All the world’s best animation is back on display in the capital for the Ottawa International Animation Festival.
For the next five days, downtown Ottawa will be transformed into a stage for everything from the thought-provoking to the hilarious. So long as it’s animated, you’ll find it.
The festival was underway early Wednesday with a screening of 16 short films at the Château Laurier, starting with “Begone Dull Care 2015,” made by Canadian Paul Johnson:
_ "'Begone Dull Care 2015' updates the 1949 NFB animated short film by providing a visual representation of 80's style chiptune music through a dance of tightly timed abstract paintings and pixel-art. Utilizing a musical structure and pacing similar to the original, the short becomes increasingly digitized and eventually devolves into one single video-game-like character devouring the final credit." _
** Warning: Contains intense flashing lights ** https://vimeo.com/groups/stopmotion/videos/141348959
The festival’s opening ceremony was held at 9 p.m. Wednesday night in the ByTowne Cinema on Rideau Street. Before that, the OIAF premiere of “Window Horses” went ahead at 7 p.m.
From the film’s Facebook page :
_ "In this coming-of-age story, Rosie Ming, a young Canadian poet, is invited to perform at a Poetry Festival in Shiraz, Iran, ... _ _ but she’d rather be in Paris. She lives at home with her over-protective Chinese grandparents and has never been anywhere by herself. Once in Iran, she finds herself in the company of poets and Persians, all who tell her stories that force her to confront her past; the Iranian father she assumed abandoned her and the nature of Poetry itself. It’s about building bridges between cultural and generational divides. It’s about being curious. Staying open. And finding your own voice through the magic of poetry." _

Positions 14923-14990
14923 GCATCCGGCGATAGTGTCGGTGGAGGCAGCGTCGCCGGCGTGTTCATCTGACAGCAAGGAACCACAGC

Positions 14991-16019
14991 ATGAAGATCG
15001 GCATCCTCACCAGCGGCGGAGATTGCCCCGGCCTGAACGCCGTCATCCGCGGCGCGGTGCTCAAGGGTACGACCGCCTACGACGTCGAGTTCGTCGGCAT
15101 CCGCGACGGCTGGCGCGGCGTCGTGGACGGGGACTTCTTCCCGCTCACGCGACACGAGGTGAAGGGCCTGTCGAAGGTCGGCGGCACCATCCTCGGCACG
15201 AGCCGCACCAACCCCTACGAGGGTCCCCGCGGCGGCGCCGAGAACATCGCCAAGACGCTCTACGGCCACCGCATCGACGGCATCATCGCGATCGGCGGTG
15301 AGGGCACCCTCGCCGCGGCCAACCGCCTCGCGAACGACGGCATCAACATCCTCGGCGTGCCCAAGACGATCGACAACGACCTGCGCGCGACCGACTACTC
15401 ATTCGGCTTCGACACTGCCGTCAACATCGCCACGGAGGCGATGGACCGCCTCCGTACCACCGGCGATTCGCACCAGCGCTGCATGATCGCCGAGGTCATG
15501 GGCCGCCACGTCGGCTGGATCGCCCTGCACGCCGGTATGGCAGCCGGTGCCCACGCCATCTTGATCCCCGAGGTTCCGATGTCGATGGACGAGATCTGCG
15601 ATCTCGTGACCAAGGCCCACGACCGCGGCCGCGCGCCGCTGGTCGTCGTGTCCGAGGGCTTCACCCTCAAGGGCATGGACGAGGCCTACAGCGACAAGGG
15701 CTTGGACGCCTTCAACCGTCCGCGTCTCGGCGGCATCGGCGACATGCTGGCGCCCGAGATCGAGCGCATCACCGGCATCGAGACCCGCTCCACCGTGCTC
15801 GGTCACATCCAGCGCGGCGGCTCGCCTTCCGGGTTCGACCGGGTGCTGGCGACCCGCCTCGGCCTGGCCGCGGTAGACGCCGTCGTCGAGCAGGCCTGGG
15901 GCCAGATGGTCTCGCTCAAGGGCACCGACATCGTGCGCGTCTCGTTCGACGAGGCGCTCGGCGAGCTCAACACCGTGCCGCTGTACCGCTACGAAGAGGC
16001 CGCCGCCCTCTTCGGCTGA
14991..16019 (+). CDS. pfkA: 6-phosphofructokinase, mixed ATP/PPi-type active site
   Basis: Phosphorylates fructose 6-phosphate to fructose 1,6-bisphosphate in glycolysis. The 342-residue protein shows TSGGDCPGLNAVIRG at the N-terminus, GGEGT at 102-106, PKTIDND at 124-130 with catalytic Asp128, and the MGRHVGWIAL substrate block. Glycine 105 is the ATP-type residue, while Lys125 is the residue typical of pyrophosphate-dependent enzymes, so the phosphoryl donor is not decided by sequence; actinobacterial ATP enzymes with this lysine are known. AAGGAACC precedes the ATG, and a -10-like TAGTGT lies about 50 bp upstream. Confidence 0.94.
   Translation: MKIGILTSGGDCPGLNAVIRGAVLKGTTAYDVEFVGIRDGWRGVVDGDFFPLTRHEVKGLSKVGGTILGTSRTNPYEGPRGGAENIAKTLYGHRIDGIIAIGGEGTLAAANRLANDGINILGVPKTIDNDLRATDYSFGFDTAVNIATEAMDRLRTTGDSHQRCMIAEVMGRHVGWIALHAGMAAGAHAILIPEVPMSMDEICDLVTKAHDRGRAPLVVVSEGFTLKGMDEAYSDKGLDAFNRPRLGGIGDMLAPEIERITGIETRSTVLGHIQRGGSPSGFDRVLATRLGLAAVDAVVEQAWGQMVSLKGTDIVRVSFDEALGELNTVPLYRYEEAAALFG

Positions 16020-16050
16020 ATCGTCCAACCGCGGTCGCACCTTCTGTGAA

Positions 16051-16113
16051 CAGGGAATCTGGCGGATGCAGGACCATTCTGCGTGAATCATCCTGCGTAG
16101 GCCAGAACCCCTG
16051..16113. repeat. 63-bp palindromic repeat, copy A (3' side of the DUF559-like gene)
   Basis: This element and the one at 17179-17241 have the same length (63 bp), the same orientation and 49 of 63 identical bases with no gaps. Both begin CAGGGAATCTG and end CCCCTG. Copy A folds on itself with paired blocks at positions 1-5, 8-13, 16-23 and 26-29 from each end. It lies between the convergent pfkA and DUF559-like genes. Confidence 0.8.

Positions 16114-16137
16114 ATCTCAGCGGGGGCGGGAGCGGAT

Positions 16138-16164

As the OIAF celebrates 40 years, take a look back on the years with screenings of movies from past festivals. On Thursday and Saturday the earliest winners of the OIAF grand prize will be re-screened, starting with the very first winner from 1976, “The Street” by Caroline Leaf.
Based on a Mordecai Richler story, the film explores a grandmother’s prolonged death and the effect it has on her family.
Here’s a trailer:
The rest of the week will include more screenings, as well as other events such as competitions and seminars for animators.
Check out a full schedule with locations is available on the OIAF’s website. Most events require the purchase of a ticket.